The fundamental mistake of human religion is that it makes God dependent upon us instead of us on him. The evidence for this is seen in the way people assumed that God could be housed in man-made buildings (“God does not live in temples”), and sustained by the offerings they gave (“he is not served by hands, as if he needed anything”), and represented by the images they fashioned (“we should not think that the divine being is like…an image”). Paul accompanied his criticism of the pagan religion of Athens with a proclamation of four fundamental truths about the living – to them the unknown – God:
- God is the Creator of all, the one “who made the world and everything in it” (v. 24) including “every nation of men” (v. 26). He is the Creator; we are his creatures. The reason idolatry is wrong is that we were made in God’s image, not God in ours.
- God is the Lord of all. He is the sovereign ruler and sustainer of the universe and of every living creature in it. He is not contained within his creation, let alone any part of it. He is not served by sacrifices of food or treasure, as if he needed such things to live. On the contrary, God is the one who sustains our life. “For in him we live and move and have our being” (v. 28). Remarkably, this quotation, which Paul used to confirm his point, is not from the Bible but from an ancient Greek writer. He quoted their own literature to reinforce his criticism of Greek religion, which shows that Paul was both familiar with the teachings of other religious traditions and respectfully accepting of whatever truths they contained. (In these things he set an example for all Christians to follow.)
- God is the Father of all. “We are his offspring,” Paul quotes again. The universal fatherhood of God is affirmed in the sense that God has made and gives life to every single person and that he desires all to seek and find him. It is God the Father who has planted within human nature the desire to know him, and this desire is what gives rise to religion. Just as we all have physical and social instincts, so we all have an instinct for worship. All religions are not alike; not at all. But they do all have this in common: they all spring from the hunger for God in the human heart. They all have their origin in the various ways human cultures are searching for him. Whether they can find him is another matter.
- God is the Judge of all. “He has set a day,” the apostle declares, “when he will judge the world with justice by the man he has appointed” (v. 31). The proof of this is seen in God’s act of raising Jesus from the dead. If you want to know what warrant Christians have for putting the claims of Christ above everyone and everything else, the evidence we offer is the resurrection. This is what makes Christianity unique. If Jesus has actually risen from the dead, that changes everything! Then it is not a question of debating the relative merits of this religion versus that religion. God will judge all people not by their religion but by their response to his Son, Jesus Christ. The only thing to do is to repent and turn to him in faith.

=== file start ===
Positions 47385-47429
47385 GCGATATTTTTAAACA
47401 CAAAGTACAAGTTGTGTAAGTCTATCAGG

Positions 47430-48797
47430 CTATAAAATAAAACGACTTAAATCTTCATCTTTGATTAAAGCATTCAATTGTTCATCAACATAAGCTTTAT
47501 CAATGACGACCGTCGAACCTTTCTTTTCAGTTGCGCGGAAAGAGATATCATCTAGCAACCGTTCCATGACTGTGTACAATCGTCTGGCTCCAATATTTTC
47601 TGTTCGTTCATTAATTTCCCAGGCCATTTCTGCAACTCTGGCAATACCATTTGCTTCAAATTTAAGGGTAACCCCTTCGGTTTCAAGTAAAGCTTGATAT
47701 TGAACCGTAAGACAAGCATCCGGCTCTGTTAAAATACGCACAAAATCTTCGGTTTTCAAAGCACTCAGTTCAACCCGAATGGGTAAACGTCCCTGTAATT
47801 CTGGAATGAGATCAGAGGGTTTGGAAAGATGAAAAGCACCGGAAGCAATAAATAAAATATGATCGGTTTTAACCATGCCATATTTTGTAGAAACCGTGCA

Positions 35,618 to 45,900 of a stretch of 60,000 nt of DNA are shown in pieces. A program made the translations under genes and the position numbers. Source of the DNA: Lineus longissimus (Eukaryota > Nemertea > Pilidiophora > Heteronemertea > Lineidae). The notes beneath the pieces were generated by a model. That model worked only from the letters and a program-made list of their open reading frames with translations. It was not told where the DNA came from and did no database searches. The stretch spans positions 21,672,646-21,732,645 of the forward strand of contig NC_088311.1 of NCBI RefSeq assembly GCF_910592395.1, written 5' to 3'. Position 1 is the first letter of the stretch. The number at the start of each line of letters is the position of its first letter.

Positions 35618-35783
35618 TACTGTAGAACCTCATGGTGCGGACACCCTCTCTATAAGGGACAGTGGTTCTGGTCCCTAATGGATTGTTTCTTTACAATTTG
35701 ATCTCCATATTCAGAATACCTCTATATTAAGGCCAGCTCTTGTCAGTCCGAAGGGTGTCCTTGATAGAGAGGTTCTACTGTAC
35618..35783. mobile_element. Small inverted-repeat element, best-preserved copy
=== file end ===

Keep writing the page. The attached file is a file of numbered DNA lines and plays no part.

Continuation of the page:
Found by the Truth
There are some truths that are common to many religions. As the Bible itself shows in this story of Paul’s encounter with the philosophers of Athens, most religions teach that there is a God who is the universal Creator, the Lord and Father of the human family. Most religions also talk about how to find God through acts of obedience, charity and morality. But here is the crucial difference: though many are seeking God, none can find him on their own.
The Christian gospel is different. It does not tell us how to find God. It tells us how God has found us. Christianity is not a religion at all, in the ordinary sense of the word. It is a message about Jesus, about what he has done for us and about how, if we believe in him, we can come to know God. In the past, God has tolerated much ignorance among those who lived before the time of Christ, or who have never heard of him. But now he commands that all people repent, turn to him, and put their faith in Jesus Christ.
If you think it is enough just to seek for God, then I guess any religion will do. But if it is important for you to find him, then Jesus Christ is the only way. It is not arrogant to say that. It is just the truth.